In a day when high-tech farming and agriculture are growing in importance, high-speed internet technology is becoming an important tool for farmers across the country. Emerging mobile internet could play a key part in getting farms connected and expanding their capacity.

In order for agricultural implements to be connected to the internet, mobile connectivity is a critical component. Wired broadband infrastructure (such as fiber) is not always available in rural areas. But mobile internet connectivity is essential for elements such as tractors, drones, and other tools that may be outside the reach of a wired connection. 

A relatively high amount of bandwidth is required for mobile internet connections to achieve their highest potential for agricultural use. While the widely available 4G mobile internet technology common in cell phones allows for some applications, 4G was originally designed for private consumer use in cell phones. Thus, it is not as ideal for commercial applications, such as agriculture.

With speeds that are usually slower than a wired internet connection but relatively responsive, 4G is ideal for personal use such as checking social media, watching a quick video, or sending an email. But the technology doesn’t always carry the bandwidth that is needed in a commercial context.

But the exponential growth of 5G is expanding mobile connectivity capabilities, which carries some exciting possibilities for agricultural technology. What is 5G? 5G stands for “5th Generation” since it is the fifth generation of mobile internet technology. Unlike 4G technology, 5G technology provides the opportunity for mobile connectivity that meets or exceeds most wired internet speeds.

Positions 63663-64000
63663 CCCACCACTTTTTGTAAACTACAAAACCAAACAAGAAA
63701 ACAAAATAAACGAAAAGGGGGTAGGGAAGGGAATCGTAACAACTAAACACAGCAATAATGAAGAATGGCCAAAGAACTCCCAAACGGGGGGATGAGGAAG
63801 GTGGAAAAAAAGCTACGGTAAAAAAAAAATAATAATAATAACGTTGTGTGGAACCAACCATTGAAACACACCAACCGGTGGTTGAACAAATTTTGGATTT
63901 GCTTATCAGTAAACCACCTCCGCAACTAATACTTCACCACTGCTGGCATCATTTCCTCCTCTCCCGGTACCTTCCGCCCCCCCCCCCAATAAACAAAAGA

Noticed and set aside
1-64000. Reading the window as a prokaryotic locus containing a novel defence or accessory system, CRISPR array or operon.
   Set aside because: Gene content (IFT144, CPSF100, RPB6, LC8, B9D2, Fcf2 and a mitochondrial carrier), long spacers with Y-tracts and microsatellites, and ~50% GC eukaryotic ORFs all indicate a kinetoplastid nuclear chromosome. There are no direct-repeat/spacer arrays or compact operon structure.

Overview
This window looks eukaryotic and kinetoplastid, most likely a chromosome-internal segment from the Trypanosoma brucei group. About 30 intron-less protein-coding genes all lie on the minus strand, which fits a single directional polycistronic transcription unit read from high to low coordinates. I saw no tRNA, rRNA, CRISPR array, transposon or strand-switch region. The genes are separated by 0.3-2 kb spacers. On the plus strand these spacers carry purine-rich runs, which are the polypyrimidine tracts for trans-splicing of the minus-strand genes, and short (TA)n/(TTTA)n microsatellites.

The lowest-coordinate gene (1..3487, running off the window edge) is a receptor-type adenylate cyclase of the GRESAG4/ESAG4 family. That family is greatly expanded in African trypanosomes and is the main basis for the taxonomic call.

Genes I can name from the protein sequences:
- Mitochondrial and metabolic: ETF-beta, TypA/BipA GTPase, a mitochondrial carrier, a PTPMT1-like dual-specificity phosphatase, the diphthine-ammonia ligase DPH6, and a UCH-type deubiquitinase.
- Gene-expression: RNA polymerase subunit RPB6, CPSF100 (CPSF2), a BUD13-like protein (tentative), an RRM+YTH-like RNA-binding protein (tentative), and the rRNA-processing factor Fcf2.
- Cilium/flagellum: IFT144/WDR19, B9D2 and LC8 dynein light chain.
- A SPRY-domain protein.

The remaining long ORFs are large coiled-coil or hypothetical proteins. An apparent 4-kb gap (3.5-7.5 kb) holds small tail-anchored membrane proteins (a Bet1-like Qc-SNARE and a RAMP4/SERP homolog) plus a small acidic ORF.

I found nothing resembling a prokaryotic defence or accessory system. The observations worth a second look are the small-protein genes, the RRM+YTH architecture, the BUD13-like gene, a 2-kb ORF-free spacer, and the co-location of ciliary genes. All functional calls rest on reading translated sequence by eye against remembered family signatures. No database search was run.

For agricultural use, 5G has numerous applications that are continually expanding. For instance, 5G can power automated sensors that determine soil and crop status. The correct application of fertilizer can then be applied to specific areas of the fields.

Tractors, powered by 5G, can utilize artificial intelligence to assess crop health and detect weeds to apply precision herbicide. Drones, powered by 5G, can assess pests and specifically target areas that need pesticides. For livestock, 5G-powered tracking devices can track herd movements. The speed of 5G can be used to upload photos of dairy stock to analyze their health by artificial intelligence systems. When it comes to agriculture and 5G, quite literally, the sky is the limit. 

As farmers utilize the enterprise-level speeds of 5G, they will be able to monitor the ever-changing variables of agriculture more effectively. These emerging capabilities could have a tangible impact on greater efficiency, higher yields, and increasing profit margins for agriculture. 

America’s 5G internet infrastructure is building up at a rapid rate. Farmers, investors, and policy makers would do well to be prepared so that the industry can hit the ground running as 5G technology becomes increasingly available.